My score: 2.8
#121 - STARMIE
This thing is the embodiment of why Pokemon should only get four moves: some of them would be beyond overpowered otherwise. Look at all these offensive options. Look at all these support options. Look at that stat spread! Look at Natural Cure! Holy shit, no wonder it's one of the best Waters in the game. It's one of the rare Water-types who can boltbeam, and it does it successfully (even without any STAB on it like Lapras and Lanturn have). And the best thing is, it's ALWAYS been that way. Starmie has had a kickass movepool from day one, back in the day where you could survive with a weaker movepool, and even without significant changes since then it's STILL a beast. Believe it or not, it's slated to become the only Pokemon to have been OU in all four generations. Even the likes of Alakazam failed (no thanks to RSE). Simply amazing.
My score: 8.9
#122 - MR. MIME
Three Pokemon in the game have no weakness, and it's one of them. (Unless you're stupid and want to go with Soundproof.) It's not as good as Alakazam (not much is), but still an interesting alternative. And not just because of the no-weak thing... it can take a special hit, which opens many possibilities Alakazam couldn't use even if it could learn them, such as BPing CMs and subs, parafusing, Hypnosis-ing... Believe it or not, its special defense is worth exploiting so much HP is typically maxed out regardless of the set, going against any and all common sense. You know, just like females being called Mr. Mime anyway. So next time you think of Ambush being translated into Sucker Punch despite the fact it's anything but a punch, keep in mind Gamefreak's inconsistency goes way back, as Mr. Mimes breed with... Mr. Mimes. Did I just kill a gay clown?
My score: 6.8
#123 - SCYTHER
Scyther was always looked up to as one Pokemon that does evolve but can still be used over its evolution. Unfortunately, D/P did it no favor. Just like other Bug/Flying, Stealth Rock and Stone Edge just murder it, and Sandstorm being so much more of a threat makes Reversal hard to handle. Still, Scyther did gain something out of this: being the only Pokemon that can hit really hard with a Flying attack without suffering recoil. Aerial Ace, its best Flying move, works with Technician, effectively making it into a 90-power move with STAB - although the Flying type needs a move that would allow to do this without having to use Technician, but that's another story for another day. It also gained X-Scissor... big improvement over Silver Wind. Still, the defensive shortcomings mentioned above guarantee it won't be really usable in standard. Definitely try it out in UU, though. And let's not even mention the baby battles in PBR...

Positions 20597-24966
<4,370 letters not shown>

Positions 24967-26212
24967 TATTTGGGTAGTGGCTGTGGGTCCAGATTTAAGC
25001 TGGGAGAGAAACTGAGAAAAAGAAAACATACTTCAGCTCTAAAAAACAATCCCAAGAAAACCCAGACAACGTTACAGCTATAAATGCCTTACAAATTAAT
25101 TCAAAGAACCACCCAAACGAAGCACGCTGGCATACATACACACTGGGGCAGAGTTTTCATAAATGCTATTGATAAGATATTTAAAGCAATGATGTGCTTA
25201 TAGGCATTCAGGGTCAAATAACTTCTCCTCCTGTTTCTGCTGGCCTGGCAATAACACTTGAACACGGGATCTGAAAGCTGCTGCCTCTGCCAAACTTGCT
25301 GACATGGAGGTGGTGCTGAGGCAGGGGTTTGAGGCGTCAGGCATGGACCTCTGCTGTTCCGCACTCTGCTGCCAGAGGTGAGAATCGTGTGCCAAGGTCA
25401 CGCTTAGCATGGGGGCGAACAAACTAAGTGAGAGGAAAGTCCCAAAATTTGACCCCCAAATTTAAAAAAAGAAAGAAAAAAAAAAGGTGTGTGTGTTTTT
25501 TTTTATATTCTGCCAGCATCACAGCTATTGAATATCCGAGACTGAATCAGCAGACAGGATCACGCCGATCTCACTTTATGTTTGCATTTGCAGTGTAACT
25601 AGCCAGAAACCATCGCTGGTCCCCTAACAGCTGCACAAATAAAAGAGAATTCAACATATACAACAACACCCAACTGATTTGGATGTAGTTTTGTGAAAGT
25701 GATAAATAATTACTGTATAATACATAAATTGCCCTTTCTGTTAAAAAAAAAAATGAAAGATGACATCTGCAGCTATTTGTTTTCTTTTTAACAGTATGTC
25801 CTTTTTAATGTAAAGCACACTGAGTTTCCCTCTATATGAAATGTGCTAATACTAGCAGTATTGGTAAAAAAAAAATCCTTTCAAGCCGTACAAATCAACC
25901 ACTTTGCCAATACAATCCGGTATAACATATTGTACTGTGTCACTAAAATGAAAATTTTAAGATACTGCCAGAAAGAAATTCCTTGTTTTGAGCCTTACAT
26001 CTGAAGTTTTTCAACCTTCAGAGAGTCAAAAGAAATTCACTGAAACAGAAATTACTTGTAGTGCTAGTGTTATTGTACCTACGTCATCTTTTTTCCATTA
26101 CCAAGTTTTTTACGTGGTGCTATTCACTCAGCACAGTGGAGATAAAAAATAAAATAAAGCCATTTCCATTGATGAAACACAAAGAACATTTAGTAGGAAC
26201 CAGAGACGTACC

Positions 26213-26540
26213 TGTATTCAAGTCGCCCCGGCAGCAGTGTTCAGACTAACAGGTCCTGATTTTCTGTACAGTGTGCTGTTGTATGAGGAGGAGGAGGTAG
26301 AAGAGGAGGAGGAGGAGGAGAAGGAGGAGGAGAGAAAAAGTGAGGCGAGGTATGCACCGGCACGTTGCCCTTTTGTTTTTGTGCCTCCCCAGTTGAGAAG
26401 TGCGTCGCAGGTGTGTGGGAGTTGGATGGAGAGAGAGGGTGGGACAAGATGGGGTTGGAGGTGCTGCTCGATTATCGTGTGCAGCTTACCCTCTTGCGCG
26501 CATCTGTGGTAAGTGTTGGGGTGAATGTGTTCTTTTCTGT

My score: 6.8
#124 - JYNX
Many people wonder why it didn't evolve along with Electabuzz and Magmar, and with good reason, as it needed to evolve the most out of the three. Then again, Jynx isn't really related to them... but that didn't stop them from evolving Dusclops and not Banette, huh? As things stand now, Jynx is a bad Alakazam (very similar stat spreads agree) who trades off stats for Lovely Kiss and STABbed Ice Beam. Too bad Ice is a bad defensive type, and that 95 base speed means it WILL have to take hits sooner or later. It's a cool perishtrapper if your opponent sends Blissey after it, but even there it's not easy to pull off. Sadly, while Mr. Mime got a very cool trait with Filter, Jynx got stuck with Forewarn. Just fantastic. Sure, it helps with scouting, but Forewarn itself doesn't even work like it's intended to because of flaws in the programming. Stay away from this one, but keep it ready to evolve next gen just in case.
My score: 5.9
#127 - PINSIR
Why Scyther evolved when Pinsir didn't is one of Pokemon's greatest mysteries. Thankfully enough, this gen made Pinsir into something good enough that it doesn't need to evolve. That's not the problem, though: the problem is the way it keeps getting its ass handed to it by Heracross. Heck, one might think Pinsir would evolve into Heracross, and it'd make some sense. I mean, there's not much difference between the two, but where there is Heracross always wins. Pinsir has X-Scissor? Heracross has Megahorn. Pinsir has Flail? Heracross has Reversal. Pinsir has a good stat distribution? Heracross has a better one. Still, Pinsir's a good enough Pokemon... I mean, if I had to pick one Pokemon I'd be a weaker version of, Heracross would be high up there. I mean, X-Scissor is nice (and for what it's worth it never misses, unlike Megahorn), so is edgequaking, so is Close Combat (no STAB hurts, though), and it gets some toys like Quick Attack and Swords Dance if you feel like it. Sadly, I don't think it's bad enough to be UU, which is a shame as there's no real niche it can occupy. Still a good choice if you're sick to death of Heracross.